So, I thought the days of this practice were long gone, but stories about this horror still surface from time to time. We at Washington Media Services thought it might be a good idea to make sure this practice is clear to all you readers so you’ll know what to look for, or ask, before signing a contract with a design firm. Spoilers: Washington Media Services does not participate in this practice.
What exactly is this practice? Holding a project hostage basically means that the client does not own their project when it’s finished. The design agency makes the client pay for their services, then demands another payment (or “ransom”) if the client wishes to have access to the raw files for any reason. As you can imagine, this practice causes more problems than anything else. It is stressful for the client on so many levels.
But, is it legal?
Sadly, yes, if it’s in the agency’s contract. If you sign a binding agreement that includes giving ownership of the project to the agency, then they can hold the project for whatever their release terms are. In some reports I’ve read, clients have stated they had to pay 50% of the design cost (after they already paid off the full design cost) to have the raw files released to them.
That is insane. We wanted to address this for anyone reading our posts, and especially for our current and prospective clients. Washington Media Services will NEVER hold a project hostage. Why? It’s simply not good for anyone. It isn’t a way to build or maintain a healthy working relationship with your clients. Washington Media Services believes that local businesses and organizations should thrive and we pride ourselves in doing everything we can to help you. Anytime we finish a project, and the project has been paid in full, the client owns the files. We will keep a copy of the files in our offices in case of technical difficulties, but we don’t believe in causing distress in our clients. If you partner with us to build a website, we will offer to purchase the domain and host your website, but you still own both.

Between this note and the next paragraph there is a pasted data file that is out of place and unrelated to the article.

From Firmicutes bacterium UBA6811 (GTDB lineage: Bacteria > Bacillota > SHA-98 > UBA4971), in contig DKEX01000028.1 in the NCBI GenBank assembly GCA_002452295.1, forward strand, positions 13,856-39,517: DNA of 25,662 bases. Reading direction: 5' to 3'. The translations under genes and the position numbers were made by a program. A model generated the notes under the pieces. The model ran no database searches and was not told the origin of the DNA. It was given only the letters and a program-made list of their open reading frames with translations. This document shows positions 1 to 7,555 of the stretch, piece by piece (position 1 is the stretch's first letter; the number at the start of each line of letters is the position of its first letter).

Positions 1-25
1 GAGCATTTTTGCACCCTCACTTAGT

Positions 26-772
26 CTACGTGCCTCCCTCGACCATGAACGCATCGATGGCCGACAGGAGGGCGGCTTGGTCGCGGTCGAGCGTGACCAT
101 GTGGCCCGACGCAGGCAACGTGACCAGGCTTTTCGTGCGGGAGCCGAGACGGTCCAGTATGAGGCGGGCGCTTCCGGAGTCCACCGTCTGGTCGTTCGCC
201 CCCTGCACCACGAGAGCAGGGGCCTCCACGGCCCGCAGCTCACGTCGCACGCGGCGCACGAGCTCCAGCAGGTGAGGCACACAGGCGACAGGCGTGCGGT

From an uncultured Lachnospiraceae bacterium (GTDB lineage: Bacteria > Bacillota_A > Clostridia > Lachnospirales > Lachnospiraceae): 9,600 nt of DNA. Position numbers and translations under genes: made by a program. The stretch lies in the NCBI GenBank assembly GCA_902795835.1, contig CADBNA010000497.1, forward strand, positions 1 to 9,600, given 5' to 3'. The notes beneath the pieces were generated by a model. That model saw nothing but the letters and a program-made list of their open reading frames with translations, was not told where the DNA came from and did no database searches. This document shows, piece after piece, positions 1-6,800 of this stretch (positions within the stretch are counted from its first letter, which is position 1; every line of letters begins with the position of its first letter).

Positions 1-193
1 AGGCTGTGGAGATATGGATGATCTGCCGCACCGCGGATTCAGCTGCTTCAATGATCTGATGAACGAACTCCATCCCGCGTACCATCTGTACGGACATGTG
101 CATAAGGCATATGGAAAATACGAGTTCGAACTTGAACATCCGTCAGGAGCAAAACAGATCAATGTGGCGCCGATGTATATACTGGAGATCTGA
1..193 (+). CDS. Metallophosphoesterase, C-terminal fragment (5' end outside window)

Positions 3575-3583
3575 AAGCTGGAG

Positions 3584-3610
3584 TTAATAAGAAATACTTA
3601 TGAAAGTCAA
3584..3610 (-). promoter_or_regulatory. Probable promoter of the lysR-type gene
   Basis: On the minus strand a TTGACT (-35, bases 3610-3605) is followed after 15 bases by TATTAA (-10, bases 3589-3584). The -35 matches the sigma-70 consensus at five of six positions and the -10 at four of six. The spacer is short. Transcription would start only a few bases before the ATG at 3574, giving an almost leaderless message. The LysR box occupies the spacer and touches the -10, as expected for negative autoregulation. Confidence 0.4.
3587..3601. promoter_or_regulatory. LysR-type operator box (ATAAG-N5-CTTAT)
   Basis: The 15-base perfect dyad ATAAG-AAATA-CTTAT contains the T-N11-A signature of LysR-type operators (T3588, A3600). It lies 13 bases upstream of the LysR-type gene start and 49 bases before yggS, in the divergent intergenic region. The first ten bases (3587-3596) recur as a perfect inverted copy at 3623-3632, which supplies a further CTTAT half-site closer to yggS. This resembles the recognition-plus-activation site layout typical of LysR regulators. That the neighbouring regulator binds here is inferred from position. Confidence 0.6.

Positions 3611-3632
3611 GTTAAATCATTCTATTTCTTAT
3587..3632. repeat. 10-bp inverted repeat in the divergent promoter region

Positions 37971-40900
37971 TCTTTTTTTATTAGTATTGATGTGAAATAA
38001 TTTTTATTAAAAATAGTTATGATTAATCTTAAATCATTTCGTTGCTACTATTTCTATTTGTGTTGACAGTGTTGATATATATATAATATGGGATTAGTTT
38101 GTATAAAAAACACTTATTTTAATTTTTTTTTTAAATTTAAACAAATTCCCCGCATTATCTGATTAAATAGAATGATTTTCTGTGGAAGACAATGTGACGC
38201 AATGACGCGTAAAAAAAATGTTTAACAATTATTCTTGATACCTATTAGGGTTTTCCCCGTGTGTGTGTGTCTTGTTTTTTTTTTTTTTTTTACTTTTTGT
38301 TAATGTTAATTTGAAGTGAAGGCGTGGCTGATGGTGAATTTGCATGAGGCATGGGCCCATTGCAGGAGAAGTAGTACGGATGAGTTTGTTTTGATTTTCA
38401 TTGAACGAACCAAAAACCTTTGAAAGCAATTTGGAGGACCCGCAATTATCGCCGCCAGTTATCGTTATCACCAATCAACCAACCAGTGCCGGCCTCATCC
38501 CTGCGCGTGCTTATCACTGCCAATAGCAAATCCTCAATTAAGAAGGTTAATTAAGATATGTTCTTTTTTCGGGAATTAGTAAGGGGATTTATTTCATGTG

So, what should you do? When you are looking for an agency, you should make sure to ask them what their policy is on ownership of projects. If the agency doesn’t explicitly say that the client will own the project, then I would say that this is not a partnership you want to jump into. Another thing you should do is read the contract and ask any questions you have (no such thing as a stupid question here). While it’s a good idea to know what you’re signing, anyway, asking questions is healthy and can give you an insight into how willing the agency is to communicate with you as a client. If you don’t get an answer you understand, or one that doesn’t completely answer your question, don’t hesitate to ask again or reform your question!
Remember that, at the end of the day, you’re hiring the design agency to create something for you. Make sure they won’t cause this unneeded headache for you.